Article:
In order to analyze your own cutting style and successfully implement safeguards against HTP, please read the following important information.
Problem: A Locked Thumb Leads to HTP
Many stylists lock their thumbs while they cut. The drawbacks of a locked thumb can be demonstrated by pointing your thumb as if you were a hitchhiker soliciting a ride. As you extend and lock your thumb, note how the muscles in the palm engage. All the muscles in the hand are firm and taut because a locked thumb cannot relax and is prone to applying HTP. In contrast, notice that when you bend your thumb, the fingers, hand, wrist, and arm all relax.
Solution: Use Vertical Thumb Movement Only (VTMO™) Techniques
Cutting with VTMO™ entails having a relaxed thumb, slightly bent at the knuckle, and resting only the tip of the thumb in the thumb hole of the scissor handle. As the thumb moves vertically, the scissor handle moves up and down. The scissor handle with the finger hole (known as the guide blade) never moves. The thumb movement puts only one of the handles in motion. This technique allows the pressure generated from the pivot design and the sharpness of the blades to do all of the work.
Practice these five steps to cut with VTMO™:
1. Keep your thumb knuckle slightly bent at all times. This enables your hand and wrist to relax and minimizes the tendency to apply thumb pressure.
2. Insert only the tip of your thumb into the thumb hole. This will maximize your range of motion and protect you from applying HTP. To guard against inserting your thumb too far through the hole, it may be helpful to put a finger ring in the thumb hole.
3. Using the tip of your thumb, while bending the knuckle, move the scissor handle in an up and down direction only. Be careful not to push or press the handle in any other directions or angles.
4. Ensure the guide blade (the scissor handle with the finger hole) does not move up or down; it should be completely still. A motionless guide blade serves as a stable base for your fingers to rest upon; prevents HTP; and enables you to cut a precise, straight line.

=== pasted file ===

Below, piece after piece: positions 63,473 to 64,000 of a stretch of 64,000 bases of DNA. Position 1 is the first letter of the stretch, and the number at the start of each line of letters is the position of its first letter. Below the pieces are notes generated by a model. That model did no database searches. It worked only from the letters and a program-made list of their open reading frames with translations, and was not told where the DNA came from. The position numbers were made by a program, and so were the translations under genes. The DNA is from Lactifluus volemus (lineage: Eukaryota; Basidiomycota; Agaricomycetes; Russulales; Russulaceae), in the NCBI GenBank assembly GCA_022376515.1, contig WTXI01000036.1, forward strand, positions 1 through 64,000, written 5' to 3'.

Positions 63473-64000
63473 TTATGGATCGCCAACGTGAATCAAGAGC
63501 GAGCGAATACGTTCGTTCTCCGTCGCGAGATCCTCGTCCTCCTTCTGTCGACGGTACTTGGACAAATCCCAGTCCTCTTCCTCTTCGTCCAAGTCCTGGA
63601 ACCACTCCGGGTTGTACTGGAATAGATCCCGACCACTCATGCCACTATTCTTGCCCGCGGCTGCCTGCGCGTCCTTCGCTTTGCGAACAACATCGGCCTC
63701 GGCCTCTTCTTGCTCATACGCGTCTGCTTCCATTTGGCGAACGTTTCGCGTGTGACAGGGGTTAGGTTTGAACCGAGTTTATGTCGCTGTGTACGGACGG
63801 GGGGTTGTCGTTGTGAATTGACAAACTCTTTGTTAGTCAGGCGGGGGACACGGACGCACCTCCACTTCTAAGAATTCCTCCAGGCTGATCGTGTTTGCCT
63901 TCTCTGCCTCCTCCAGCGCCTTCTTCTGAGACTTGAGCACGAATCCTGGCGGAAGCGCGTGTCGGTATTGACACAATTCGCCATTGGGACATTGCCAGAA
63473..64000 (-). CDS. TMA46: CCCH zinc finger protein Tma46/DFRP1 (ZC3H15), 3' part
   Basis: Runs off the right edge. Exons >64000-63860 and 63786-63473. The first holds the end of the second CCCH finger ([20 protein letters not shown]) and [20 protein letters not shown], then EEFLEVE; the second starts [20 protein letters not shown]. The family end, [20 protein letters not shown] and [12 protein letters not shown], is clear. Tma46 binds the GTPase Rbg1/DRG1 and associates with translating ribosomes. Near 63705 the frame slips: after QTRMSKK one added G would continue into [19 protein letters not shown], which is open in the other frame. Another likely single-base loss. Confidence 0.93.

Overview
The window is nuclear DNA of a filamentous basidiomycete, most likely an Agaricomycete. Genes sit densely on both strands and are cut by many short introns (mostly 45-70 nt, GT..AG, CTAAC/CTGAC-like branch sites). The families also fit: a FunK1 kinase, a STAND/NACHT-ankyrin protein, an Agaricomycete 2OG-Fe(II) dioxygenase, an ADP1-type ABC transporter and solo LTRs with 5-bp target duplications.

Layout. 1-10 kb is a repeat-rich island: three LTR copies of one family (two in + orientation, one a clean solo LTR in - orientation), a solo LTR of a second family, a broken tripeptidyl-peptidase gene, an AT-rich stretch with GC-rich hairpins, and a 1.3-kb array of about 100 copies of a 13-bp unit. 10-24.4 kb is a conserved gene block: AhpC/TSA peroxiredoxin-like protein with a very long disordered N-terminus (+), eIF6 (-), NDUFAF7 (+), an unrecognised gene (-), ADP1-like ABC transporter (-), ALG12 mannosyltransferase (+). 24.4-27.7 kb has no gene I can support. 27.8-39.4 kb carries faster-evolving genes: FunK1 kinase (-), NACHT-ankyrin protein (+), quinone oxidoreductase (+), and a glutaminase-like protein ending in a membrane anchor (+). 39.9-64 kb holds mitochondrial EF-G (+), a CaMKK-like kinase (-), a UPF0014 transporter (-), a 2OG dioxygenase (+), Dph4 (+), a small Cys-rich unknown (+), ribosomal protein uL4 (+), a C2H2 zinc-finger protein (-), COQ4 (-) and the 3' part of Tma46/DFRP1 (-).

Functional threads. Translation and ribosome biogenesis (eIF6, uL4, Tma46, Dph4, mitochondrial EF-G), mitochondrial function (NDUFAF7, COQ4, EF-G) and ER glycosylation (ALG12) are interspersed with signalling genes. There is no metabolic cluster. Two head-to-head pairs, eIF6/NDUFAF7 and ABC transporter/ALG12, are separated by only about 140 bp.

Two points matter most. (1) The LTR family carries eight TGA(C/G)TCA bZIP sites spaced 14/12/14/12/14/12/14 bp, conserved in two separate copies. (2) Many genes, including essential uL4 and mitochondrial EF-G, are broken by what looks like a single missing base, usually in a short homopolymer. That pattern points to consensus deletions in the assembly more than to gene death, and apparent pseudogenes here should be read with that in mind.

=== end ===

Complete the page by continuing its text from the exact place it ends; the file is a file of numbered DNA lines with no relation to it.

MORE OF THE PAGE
5. Let your hand be at ease supported by the contours of the handle. Refrain from gripping, pushing, pulling, or pressing the scissor with force as this will restrict your freedom of movement and inhibit the scissors’ natural cutting stroke.
Problem: Incorrect Tension Results in Grinding
Over time the tension screw and washer in the pivot area of scissors may loosen and settle. If the tension screw is not promptly adjusted, the scissor blades may become misaligned or unbalanced, drastically harming the scissors’ performance. If the blades fail to meet at the proper angle or the pivot function is impaired, the scissors may bend, fold, or push hair instead of cutting it, and the precision of the cut will be diminished. Furthermore, HTP will be required to cut when using scissors with loose tension.
Solution: Check the Tension Daily
A very easy, quick solution to avoid cutting with loose tension is to check a scissors’ tension on a daily basis and adjust the tension screw as appropriate. Checking and adjusting the tension can be completed in less than one minute and is essential to maintaining the scissors’ performance and sharpness. (Click here for information on how to check your scissors tension).
Solution: Oil Daily